3

I have a library with greater than 10,000 files and I need a way to bulk delete files whose name includes text like "bad_file" or a certain value in another column. This is SP2013 on-prem so I do have access to DBs and PowerShell.

I know with PowerShell I can run a loop and access the file.Name attribute and do something such as

file.Name -like "bad_file*"

We also have a metadata column called "document type". Is it possible to delete all files with a certain value in that column?

My concern using PowerShell is the size of this library and checks and balances. I don't want to run this through thousands of files and find out it did something unexpected. Is there a way to first export the list of files for review and then change the code to delete after reviewing?

Does anyone have experience doing something like this using PowerShell, or even going the database route? Could you provide an example of how you accomplished this?

Thanks!

1

You shouldn't do anything directly in the content database. This can lead to many problems and is unsupported and discouraged by Microsoft. If you want to use PowerShell, you have several methods to do this. Generally, you can get list items using CAML query with Contains condition and export information about them to CSV for verification. Then you can use batch processing to delete them in one request.

$webUrl = ''
$listName = ''
$query = '<Where>' +
    '<Contains>' +
    '<FieldRef Name="FileLeafRef"/><Value Type="Text">bad_file</Value>' +
    '</Contains>' +
    '</Where>'
$viewFields = '<FieldRef Name="FileRef"/><FieldRef Name="FileLeafRef"/>'
$delete = $false

Start-SPAssignment -Global

try {
    $web = Get-SPWeb $webUrl
    $list = $web.Lists[$listName]
    $spQuery = New-Object -TypeName Microsoft.SharePoint.SPQuery
    $spQuery.Query = $query
    $spQuery.ViewFields = $viewFields
    $spQuery.ViewFieldsOnly = $true
    $spQuery.ViewAttributes = 'Scope="Recursive"'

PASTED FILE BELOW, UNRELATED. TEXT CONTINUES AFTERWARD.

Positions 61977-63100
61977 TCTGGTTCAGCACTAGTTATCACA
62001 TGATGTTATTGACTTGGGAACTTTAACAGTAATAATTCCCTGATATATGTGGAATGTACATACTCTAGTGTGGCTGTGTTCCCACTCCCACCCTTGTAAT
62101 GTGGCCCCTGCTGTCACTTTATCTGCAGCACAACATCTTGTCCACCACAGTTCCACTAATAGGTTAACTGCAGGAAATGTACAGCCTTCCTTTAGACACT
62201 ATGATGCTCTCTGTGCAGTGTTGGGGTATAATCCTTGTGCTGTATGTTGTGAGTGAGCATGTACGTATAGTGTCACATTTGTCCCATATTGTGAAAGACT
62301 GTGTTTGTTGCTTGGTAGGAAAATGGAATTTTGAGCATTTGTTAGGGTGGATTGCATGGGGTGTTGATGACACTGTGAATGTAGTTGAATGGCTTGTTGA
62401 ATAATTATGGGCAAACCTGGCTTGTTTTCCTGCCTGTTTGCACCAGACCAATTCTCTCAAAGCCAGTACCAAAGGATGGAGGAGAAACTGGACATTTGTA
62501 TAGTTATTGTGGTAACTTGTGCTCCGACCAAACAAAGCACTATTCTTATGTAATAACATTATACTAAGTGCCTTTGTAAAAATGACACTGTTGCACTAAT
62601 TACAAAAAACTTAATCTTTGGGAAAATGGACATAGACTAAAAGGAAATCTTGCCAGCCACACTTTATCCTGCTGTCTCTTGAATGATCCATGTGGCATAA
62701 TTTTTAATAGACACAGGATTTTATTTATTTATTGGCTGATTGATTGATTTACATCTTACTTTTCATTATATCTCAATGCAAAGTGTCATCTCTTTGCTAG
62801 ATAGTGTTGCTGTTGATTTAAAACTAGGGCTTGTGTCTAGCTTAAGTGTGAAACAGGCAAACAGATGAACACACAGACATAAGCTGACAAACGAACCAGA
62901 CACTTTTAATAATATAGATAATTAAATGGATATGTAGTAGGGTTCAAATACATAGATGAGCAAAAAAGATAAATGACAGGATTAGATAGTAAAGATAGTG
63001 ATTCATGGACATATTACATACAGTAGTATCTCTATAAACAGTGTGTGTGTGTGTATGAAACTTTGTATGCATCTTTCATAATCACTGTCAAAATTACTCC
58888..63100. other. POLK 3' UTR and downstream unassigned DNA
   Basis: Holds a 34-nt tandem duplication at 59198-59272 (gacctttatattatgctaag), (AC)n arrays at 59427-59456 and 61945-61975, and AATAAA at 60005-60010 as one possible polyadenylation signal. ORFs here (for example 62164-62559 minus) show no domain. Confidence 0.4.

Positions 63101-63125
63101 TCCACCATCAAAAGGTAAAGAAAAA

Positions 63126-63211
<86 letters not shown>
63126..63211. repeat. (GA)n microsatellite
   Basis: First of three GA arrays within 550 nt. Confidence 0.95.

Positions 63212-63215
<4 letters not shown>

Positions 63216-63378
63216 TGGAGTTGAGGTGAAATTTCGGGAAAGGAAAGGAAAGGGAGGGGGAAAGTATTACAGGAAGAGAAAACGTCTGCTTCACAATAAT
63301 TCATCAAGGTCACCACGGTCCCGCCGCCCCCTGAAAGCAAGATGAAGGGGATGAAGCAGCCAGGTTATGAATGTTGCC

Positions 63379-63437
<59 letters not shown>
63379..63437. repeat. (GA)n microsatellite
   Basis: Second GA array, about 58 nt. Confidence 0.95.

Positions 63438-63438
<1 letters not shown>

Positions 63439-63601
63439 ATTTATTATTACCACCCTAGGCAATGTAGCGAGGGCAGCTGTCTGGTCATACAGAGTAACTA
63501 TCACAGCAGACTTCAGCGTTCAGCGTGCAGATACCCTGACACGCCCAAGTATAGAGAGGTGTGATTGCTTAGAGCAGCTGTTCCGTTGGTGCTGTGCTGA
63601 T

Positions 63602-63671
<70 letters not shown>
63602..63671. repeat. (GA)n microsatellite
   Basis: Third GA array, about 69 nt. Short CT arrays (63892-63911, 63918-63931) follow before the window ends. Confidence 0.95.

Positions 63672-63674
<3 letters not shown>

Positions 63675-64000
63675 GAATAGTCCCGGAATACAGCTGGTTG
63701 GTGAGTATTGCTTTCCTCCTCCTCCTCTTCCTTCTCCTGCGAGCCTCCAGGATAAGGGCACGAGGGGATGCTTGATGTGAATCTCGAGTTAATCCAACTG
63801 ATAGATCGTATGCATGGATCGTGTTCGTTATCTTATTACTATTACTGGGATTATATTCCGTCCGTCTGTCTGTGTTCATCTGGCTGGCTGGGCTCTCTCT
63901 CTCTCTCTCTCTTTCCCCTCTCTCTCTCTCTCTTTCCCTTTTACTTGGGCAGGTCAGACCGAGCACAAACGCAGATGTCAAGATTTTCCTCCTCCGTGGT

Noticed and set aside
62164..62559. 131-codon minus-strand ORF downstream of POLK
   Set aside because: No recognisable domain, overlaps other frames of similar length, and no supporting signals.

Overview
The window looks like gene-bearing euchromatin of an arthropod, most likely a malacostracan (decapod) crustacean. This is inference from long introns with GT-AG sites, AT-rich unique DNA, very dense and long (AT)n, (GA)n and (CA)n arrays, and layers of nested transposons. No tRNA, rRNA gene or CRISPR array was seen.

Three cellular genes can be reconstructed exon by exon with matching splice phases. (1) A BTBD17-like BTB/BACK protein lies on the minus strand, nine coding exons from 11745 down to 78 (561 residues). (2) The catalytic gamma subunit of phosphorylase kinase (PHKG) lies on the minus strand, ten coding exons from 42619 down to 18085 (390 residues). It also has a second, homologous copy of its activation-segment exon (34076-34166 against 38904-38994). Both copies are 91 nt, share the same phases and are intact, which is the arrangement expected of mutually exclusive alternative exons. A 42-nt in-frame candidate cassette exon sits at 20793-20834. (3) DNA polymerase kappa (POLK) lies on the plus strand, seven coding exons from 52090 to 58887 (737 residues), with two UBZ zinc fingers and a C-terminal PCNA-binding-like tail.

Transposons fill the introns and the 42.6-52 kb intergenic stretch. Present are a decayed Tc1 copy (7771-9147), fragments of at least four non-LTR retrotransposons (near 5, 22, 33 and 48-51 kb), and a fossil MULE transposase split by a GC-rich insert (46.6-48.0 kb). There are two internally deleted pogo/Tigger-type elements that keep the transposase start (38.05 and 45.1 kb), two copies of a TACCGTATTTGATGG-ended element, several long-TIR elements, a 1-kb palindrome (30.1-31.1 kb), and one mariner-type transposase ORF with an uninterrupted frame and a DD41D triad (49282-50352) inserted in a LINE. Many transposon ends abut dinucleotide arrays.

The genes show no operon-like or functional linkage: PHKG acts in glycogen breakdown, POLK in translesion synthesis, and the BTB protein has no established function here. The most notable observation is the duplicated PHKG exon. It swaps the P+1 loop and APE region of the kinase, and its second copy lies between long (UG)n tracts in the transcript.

$items = $list.GetItems($spQuery)
    $items | Select-Object ID, @{Name="FileName";Expression={$_["FileLeafRef"]}} |
        Export-Csv -Path ".\FilesToDelete.csv" -NoTypeInformation
    if ($delete) {
        $batch = '<?xml version="1.0" encoding="UTF-8"?>'
        $batch += '<ows:Batch>'
        foreach ($item in $items) {
            $batch += '<Method>'
            $batch += '<SetList Scope="Request">' + $list.ID + '</SetList>'
            $batch += '<SetVar Name="Cmd">Delete</SetVar>'
            $batch += '<SetVar Name="ID">' + $item.ID + '</SetVar>'
            $batch += '<SetVar Name="owsfileref">' + $item["FileRef"] + '</SetVar>'
            $batch += '</Method>'
        }
        $batch += '</ows:Batch>'
        $web.ProcessBatchData($batch)
    }
}
catch {
    Write-Error $_
}

Stop-SPAssignment -Global

Batch delete moves files to Recycle Bin, so if you want to delete them permanently, you may want to erase Recycle Bin manually or using code:

$web.RecycleBin.DeleteAll()
$web.Site.RecycleBin.DeleteAll()

Instead batch delete, you could just loop through list items and call Delete() method on each, but this would be slower.

0

If you have ShareGate, you can create a custom view to display all the files titles with "bad_file." Then just delete all the files within the view via ShareGate.

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